J.J. Green, wtop.com
WASHINGTON - Ahmad Wali Karzai sat down for a private discussion with a close aide who needed his counsel. Shortly thereafter several shots rang out from behind closed doors. The aide, a trusted bodyguard who was well known in the Karzai family, had pulled the trigger.
Wali Karzai, the half brother of Afghan President Hamid Karzai, was dead.
Wali Karzai lived and worked at one time in the shadow of Chicago's Wrigley Field and could purportedly charm anyone with his cosmopolitan savvy and language skills. But the same man, said to have authorized the execution of his rivals in Afghanistan, died by the same sword by which he was alleged to have lived.
"He was very charismatic and smart, had a very good personality and exerted a tremendous amount of control. He was also believed to be a guy that engages in some of the roughest tactics that a 'Teflon Don' or a John Gotti would do," says Doug Wankle, managing partner and Afghanistan country manager for the Spectre Group, a specialized security services firm.
Although he was a reputed drug trafficker, Wali Karzai was a recognized player on the Afghan stage.
"Karzai was a stalwart defender of the nation he was trying to rebuild and fought hard to root out terrorists in Afghanistan. He wasn't perfect, but in a place like Afghanistan you're not going to find too many Boy Scouts. His death is a stark reminder of the serious dangers his country faces," says a U.S. official.
Reached at his residence in Kabul, Wankle says Wali Karzai was very important to the U.S.
"It's pretty well acknowledged he was for some period of time on the CIA payroll and who knows who else is and what else he was doing. He was someone who was courted by many," Wankle says.
"Regardless of whether people liked him or trusted or didn't trust him, everybody recognized he was the guy. He was the guy that you had to get favor curried from if you were going to do anything in Kandahar. In some ways he held it together."
"In the last six months I met with him two or three times to discuss a project in support of the U.S. military in the area of Kandahar," says Wankle, who knew Wali Karzai relatively well.
"We needed his support and blessing, or at least to make sure the he didn't disapprove or get in the way."
And that is what some believe happened with the Taliban. Wali Karzai got in their way.
"I think it shows that those who have sided with the U.S. and with coalition forces now are going to be confronted with greater dangers simply for sticking their necks out on the line, for cooperating with the U.S. and coalition forces. Now all these people have targets on their heads," says Malou Innocent, foreign policy analyst with the Cato Institute.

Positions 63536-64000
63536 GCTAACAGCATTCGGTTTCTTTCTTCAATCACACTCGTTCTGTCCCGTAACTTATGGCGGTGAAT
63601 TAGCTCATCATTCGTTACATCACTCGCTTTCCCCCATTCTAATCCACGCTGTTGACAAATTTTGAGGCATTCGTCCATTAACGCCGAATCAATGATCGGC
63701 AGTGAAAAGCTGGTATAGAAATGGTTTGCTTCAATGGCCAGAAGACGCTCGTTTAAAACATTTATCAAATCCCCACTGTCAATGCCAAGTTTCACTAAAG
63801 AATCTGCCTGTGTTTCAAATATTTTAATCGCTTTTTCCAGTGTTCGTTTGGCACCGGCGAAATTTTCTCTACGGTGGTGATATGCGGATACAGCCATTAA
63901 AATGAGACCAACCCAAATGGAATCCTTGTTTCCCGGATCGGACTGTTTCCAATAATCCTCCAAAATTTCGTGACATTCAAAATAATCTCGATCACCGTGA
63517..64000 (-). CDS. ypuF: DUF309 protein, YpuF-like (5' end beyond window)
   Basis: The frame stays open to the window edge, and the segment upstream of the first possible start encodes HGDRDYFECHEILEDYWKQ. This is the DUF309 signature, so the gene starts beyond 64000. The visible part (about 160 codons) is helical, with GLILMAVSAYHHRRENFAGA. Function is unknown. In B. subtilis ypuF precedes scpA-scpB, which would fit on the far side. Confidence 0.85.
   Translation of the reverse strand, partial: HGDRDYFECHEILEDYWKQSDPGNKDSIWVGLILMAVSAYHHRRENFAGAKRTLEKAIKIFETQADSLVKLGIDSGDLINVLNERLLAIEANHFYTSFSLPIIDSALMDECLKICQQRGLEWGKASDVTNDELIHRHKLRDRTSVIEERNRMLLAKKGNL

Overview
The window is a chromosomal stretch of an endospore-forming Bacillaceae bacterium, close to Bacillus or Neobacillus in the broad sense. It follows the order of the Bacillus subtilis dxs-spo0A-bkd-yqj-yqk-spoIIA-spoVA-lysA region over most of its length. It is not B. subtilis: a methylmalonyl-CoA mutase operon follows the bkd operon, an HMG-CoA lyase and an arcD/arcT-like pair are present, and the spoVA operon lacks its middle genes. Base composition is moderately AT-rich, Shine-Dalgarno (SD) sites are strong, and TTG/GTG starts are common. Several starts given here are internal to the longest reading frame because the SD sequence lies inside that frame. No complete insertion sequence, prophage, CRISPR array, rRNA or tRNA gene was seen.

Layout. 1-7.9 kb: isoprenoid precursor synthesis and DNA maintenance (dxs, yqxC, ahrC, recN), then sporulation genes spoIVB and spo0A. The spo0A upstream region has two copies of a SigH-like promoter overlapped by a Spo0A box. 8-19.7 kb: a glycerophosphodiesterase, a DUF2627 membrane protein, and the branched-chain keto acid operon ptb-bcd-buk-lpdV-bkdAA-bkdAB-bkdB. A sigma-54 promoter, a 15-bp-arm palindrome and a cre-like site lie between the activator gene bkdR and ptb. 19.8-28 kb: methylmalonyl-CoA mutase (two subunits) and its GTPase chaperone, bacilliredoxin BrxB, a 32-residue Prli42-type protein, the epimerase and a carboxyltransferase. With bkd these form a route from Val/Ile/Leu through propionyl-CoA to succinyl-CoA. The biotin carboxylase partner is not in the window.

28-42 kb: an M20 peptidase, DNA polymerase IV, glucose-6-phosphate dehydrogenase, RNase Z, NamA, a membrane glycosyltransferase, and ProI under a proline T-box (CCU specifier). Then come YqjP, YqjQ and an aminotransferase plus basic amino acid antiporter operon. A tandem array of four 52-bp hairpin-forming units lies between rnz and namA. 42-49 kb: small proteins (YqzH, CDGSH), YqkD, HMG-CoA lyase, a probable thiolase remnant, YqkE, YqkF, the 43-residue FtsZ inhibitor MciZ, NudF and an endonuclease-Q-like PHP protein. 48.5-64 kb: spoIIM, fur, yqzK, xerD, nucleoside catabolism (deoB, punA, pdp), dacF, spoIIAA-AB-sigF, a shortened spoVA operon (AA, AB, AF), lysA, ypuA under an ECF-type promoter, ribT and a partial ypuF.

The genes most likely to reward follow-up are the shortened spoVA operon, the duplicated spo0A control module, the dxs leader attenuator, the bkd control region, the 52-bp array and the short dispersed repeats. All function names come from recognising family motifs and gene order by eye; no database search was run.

But Wankle is not convinced the Taliban did it. He believes Wali Karzai's perceived duplicitous nature may have led to the assassination to settle an old grudge.
"I don't necessarily think they're really behind it. Certainly they have to say that (they did it), because he was the biggest thorn in their side. He was the biggest proponent of efforts against them down in the area. But the way that it happened, I doubt that the Taliban were behind it," he says.
Wankle and other experts think tribal politics may have played a role. "He was always in the midst of working with a group of elders or business men and he was always at the head of that."
In short, it was difficult to get anything done that Wali Karzai had not approved of. Wankle found him to be complex but accommodating.
"He was a little bit of everything. He was a guy that I enjoyed meeting and talking with frankly and he would take time to escort me and whoever else was there to see him into a separate room to give us some advice -- often about things you weren't looking for," Wankle says.
Innocent is not as sure that Wali Karzai's killing was not a message from the Taliban.
"It's not a coincidence that this attack took place in Kandahar, which is the spiritual heartland of the Taliban," she says.
"This is definitely meant to send a message to those people who have allied with the coalition that they might be next, no matter how high up on the totem pole they might be," she says.
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